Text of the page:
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Case Reports
April 1950


Author Affiliations

From the Department of Pathology of New York University College of Medicine and Bellevue Hospital.

Am J Dis Child. 1950;79(4):692-697. doi:10.1001/archpedi.1950.04040010707010

Congenital atresia of the pulmonary valve with a closed interventricular septum is infrequently encountered.1 Similarly, atresia of the tricuspid orifice is an uncommon lesion; Brown2 found only 19 such cases in the literature. The combination of atresia of both these valvular orifices has been reported only five times previously.3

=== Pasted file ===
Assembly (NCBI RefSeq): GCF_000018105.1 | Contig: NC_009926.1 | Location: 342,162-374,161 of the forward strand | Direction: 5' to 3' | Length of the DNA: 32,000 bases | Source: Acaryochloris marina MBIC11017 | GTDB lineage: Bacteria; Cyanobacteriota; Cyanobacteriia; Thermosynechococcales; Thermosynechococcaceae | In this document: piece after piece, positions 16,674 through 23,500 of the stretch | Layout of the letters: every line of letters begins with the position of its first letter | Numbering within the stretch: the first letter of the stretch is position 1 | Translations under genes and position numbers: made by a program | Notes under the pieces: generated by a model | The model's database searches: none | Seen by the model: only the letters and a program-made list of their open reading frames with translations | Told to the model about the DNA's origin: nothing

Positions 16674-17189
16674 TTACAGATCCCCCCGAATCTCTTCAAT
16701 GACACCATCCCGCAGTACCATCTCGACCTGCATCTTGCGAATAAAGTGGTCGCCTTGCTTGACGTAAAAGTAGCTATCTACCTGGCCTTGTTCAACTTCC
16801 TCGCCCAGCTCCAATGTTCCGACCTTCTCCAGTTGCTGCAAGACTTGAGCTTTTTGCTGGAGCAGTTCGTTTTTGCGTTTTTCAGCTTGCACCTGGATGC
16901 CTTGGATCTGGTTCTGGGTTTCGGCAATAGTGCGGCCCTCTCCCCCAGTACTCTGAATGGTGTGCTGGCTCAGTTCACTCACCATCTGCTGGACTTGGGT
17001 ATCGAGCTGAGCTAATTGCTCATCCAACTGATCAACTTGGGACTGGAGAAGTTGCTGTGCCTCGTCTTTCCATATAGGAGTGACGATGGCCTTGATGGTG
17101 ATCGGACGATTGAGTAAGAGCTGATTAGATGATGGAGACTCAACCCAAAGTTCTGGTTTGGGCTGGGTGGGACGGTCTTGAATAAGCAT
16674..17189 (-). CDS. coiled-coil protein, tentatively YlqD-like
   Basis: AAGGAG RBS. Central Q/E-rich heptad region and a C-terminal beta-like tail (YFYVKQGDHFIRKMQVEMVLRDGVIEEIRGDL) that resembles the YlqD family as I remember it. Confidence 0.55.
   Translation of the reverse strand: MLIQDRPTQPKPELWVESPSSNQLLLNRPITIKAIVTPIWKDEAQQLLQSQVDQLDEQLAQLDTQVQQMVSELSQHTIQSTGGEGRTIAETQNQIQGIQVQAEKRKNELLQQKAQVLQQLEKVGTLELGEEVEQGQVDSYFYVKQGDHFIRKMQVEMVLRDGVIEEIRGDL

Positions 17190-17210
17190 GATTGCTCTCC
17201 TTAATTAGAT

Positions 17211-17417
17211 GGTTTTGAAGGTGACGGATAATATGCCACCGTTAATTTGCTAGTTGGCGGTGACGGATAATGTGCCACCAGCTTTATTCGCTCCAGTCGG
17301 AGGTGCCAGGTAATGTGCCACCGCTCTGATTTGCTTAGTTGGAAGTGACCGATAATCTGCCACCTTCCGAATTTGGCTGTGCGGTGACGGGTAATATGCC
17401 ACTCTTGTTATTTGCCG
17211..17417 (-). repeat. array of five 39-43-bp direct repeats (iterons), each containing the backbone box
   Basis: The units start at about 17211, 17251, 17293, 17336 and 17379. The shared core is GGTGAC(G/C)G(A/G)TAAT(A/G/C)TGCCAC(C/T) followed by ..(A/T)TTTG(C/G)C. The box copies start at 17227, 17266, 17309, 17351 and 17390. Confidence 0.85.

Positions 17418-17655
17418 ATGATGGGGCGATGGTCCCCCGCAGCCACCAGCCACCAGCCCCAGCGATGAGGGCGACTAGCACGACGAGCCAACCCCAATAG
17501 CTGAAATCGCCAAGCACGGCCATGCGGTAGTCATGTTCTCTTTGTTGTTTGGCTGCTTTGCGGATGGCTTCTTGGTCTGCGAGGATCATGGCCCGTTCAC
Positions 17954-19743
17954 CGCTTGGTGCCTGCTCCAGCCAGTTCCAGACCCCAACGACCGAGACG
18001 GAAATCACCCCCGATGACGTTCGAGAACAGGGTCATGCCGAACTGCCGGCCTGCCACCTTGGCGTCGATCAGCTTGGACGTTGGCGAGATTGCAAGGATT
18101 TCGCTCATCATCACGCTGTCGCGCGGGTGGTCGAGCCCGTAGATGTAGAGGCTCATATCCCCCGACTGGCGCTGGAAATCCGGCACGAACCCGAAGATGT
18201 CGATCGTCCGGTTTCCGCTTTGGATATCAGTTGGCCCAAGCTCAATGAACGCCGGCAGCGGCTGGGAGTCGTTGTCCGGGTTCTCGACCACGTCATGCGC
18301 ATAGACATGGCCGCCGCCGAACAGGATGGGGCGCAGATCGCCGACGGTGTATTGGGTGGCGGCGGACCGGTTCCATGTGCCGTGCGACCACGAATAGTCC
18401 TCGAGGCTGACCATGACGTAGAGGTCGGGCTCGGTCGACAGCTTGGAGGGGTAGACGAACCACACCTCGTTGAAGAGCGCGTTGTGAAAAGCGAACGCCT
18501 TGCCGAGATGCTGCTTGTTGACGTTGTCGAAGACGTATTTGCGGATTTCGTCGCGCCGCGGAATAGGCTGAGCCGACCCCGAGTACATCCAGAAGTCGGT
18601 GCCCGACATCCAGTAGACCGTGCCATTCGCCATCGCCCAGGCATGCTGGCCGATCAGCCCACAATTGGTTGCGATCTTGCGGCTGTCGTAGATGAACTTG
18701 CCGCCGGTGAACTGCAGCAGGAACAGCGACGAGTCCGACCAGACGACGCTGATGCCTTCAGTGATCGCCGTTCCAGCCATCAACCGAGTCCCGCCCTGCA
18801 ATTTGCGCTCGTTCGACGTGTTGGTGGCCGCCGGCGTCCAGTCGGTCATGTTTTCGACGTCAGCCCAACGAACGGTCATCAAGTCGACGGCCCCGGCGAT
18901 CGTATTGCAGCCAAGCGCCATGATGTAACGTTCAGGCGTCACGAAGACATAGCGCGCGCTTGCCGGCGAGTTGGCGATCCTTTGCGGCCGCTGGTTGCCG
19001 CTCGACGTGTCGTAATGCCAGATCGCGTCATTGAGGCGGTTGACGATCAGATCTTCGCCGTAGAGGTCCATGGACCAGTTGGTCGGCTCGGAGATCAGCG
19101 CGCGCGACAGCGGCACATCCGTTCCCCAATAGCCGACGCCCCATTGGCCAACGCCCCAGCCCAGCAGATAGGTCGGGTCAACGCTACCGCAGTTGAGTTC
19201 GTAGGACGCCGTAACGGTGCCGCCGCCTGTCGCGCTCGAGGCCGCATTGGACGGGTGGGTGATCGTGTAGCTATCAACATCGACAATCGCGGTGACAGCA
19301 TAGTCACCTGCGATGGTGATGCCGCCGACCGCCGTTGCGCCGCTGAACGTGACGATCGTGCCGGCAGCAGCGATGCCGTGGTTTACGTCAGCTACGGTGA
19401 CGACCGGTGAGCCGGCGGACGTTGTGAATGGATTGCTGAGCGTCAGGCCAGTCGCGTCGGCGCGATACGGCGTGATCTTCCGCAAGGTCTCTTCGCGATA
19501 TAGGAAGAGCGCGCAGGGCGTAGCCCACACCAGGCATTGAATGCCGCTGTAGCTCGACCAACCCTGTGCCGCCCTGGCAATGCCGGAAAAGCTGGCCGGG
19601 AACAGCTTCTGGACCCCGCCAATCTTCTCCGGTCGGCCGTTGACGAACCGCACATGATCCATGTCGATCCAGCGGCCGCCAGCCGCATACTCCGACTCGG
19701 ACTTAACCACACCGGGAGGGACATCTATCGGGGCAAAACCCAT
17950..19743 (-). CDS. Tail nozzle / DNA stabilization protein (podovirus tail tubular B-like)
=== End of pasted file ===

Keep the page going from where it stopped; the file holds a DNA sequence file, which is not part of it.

REPORT OF A CASE  L. B., a white female infant, was admitted to the Pediatric Service of Bellevue Hospital on July 16, 1947 at the age of 6 weeks. Her mother was 28 and her father 30 years of age and both were in good health, with no past history of heart disease, tuberculosis, syphilis, nervous diseases or allergy. The mother's pregnancy, her first, was uncomplicated and she specifically denied any illness during the gestational period. The child was a full term infant, whose weight at birth was not known. The membranes ruptured spontaneously twenty-four hours prior to

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